Rugby Union Expert & Columnist
Relegation and promotion are too important to mess around with, says Stuart Barnes
Stuart Barnes says the drama of relegation must be kept in rugby, but the play-offs need changing.
Last Updated: 15/04/14 12:04pm
In the leading leagues the play-off system comes into its own although question marks remain over the Greene King IPA play-offs.
Simply put, there is too much at stake for the winners of the Championship to be decided by four matches at the end of the season. The best team in the league should be promoted and the best team in this particular league is the one that wins the most points from the start to finish of the league.
This Friday Bristol meet London Welsh. Should the home team win they will have wrapped up top spot; effectively they will be champions but that does not mean they will be promoted. To achieve that they must win a semi-final and final play-off.
Exciting as the play-offs are, the stakes are too high for qualification to revert to a knock-out competition. It is great for neutrals and the teams in second, third and fourth position, but the criterion for promotion should be the team that wins the league goes up.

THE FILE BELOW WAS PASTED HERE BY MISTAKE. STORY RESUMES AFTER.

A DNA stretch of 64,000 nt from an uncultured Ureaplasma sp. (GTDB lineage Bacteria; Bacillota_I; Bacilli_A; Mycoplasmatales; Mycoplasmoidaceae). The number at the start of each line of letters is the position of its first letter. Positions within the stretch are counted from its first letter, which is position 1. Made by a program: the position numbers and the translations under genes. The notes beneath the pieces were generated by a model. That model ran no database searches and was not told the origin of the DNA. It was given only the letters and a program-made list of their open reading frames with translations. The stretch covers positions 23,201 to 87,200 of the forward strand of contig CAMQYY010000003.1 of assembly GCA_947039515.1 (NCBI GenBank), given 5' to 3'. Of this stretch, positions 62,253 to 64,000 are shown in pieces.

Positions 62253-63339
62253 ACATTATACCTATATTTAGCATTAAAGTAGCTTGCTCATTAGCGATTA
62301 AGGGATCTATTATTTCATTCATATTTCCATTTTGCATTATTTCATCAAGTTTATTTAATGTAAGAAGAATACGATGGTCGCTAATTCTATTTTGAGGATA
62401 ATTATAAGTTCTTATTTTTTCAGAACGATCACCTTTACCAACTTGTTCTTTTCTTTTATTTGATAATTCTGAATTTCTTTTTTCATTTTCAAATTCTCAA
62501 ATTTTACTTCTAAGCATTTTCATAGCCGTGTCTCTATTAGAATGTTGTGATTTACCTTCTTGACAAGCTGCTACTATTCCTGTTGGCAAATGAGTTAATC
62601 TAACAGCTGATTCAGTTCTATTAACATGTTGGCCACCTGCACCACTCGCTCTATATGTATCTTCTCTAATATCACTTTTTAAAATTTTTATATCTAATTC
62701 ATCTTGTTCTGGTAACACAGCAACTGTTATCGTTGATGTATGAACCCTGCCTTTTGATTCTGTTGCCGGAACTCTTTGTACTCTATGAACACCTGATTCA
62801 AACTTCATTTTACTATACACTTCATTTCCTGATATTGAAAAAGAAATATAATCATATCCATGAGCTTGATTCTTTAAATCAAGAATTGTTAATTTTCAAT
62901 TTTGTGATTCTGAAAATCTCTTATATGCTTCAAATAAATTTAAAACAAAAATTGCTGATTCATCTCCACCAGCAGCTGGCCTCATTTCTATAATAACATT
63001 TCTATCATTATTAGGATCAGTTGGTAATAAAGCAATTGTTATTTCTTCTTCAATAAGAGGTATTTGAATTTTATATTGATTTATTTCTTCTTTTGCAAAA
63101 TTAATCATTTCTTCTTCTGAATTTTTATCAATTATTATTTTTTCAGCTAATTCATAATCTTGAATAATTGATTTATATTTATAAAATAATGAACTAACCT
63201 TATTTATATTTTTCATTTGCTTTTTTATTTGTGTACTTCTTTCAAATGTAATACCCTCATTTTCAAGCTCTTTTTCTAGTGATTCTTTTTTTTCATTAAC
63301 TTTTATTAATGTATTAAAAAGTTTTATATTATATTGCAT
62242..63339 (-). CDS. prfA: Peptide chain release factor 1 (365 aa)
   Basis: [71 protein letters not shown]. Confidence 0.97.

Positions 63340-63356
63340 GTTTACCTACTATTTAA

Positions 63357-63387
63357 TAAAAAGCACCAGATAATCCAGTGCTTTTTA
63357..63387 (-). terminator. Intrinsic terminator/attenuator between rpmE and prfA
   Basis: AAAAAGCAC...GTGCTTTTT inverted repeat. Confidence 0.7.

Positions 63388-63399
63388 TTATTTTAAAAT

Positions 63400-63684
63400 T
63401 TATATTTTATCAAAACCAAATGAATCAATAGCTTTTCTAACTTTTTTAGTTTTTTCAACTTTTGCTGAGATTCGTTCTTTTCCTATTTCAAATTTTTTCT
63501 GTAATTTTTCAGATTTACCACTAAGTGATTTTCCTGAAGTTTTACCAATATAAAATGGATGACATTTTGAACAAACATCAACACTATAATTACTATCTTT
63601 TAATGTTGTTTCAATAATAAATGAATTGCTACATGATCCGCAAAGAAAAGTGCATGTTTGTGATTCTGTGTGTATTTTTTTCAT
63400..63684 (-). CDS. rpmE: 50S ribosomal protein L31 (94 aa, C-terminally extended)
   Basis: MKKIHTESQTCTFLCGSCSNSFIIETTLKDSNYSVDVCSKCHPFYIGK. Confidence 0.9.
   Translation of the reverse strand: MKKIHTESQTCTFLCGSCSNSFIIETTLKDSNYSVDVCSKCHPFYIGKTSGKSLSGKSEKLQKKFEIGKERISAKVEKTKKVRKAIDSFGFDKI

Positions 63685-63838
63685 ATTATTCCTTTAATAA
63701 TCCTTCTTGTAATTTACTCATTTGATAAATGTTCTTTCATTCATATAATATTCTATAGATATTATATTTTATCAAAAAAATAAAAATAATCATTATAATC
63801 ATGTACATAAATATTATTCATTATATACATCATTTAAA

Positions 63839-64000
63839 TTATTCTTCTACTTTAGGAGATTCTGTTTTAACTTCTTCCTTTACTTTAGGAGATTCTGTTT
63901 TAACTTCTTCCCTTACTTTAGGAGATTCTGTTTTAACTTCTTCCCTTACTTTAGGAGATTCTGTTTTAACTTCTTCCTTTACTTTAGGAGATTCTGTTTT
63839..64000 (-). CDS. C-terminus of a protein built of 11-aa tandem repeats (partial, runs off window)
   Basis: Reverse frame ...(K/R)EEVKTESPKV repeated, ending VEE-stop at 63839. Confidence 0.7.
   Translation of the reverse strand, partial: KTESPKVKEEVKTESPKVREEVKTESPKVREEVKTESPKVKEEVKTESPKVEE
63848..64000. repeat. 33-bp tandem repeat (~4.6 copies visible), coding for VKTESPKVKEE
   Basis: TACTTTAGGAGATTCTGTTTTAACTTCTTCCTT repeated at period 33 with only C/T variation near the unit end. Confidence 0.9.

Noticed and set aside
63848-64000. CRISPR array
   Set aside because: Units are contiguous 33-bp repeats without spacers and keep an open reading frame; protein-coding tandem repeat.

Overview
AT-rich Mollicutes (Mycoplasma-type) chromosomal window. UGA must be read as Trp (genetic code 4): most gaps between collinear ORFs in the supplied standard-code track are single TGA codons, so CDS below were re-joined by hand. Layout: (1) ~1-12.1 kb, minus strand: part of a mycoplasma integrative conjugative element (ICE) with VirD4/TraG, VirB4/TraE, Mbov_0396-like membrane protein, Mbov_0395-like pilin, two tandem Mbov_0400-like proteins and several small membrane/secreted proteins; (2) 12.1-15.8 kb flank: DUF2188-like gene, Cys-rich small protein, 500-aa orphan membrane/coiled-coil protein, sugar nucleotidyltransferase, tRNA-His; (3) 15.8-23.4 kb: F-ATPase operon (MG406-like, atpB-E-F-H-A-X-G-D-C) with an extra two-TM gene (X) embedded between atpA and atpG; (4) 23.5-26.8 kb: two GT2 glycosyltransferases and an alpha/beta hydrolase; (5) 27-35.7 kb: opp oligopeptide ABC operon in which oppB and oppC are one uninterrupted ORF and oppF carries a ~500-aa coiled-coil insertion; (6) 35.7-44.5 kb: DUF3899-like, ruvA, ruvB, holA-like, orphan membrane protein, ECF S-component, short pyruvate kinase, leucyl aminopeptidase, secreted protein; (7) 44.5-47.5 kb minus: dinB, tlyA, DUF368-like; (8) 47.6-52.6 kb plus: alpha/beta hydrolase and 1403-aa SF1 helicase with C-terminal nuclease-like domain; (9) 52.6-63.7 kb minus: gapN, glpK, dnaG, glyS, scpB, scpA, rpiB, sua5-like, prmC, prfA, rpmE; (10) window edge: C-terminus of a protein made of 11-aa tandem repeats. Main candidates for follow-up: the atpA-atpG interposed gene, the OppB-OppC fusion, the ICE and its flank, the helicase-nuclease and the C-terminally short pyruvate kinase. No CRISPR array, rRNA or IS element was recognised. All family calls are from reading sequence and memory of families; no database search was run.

In the elite European leagues the play-off system has a valid reason for existence. The number of games in these respective leagues that clash with either autumn or Six Nations internationals place the clubs that produce the most internationals at a competitive disadvantage through that immediate period. A club team will think long and hard about developing internationals for their respective countries unless the safety net of the play-off system remains in place to give them a shot at winning leagues as well as producing internationals.
Many a club has been disrupted by excessive international call-ups through the season. For this reason the play-offs work at the top level. The argument is not in the slightest bit compelling when dropping a league. The RFU had an excellent 'Europe'. Let us hope sooner rather than later we complete the move from the ridiculous and idiotically conceived eight-team play-off tournament, or the four we are now at, to an out-and-out champion.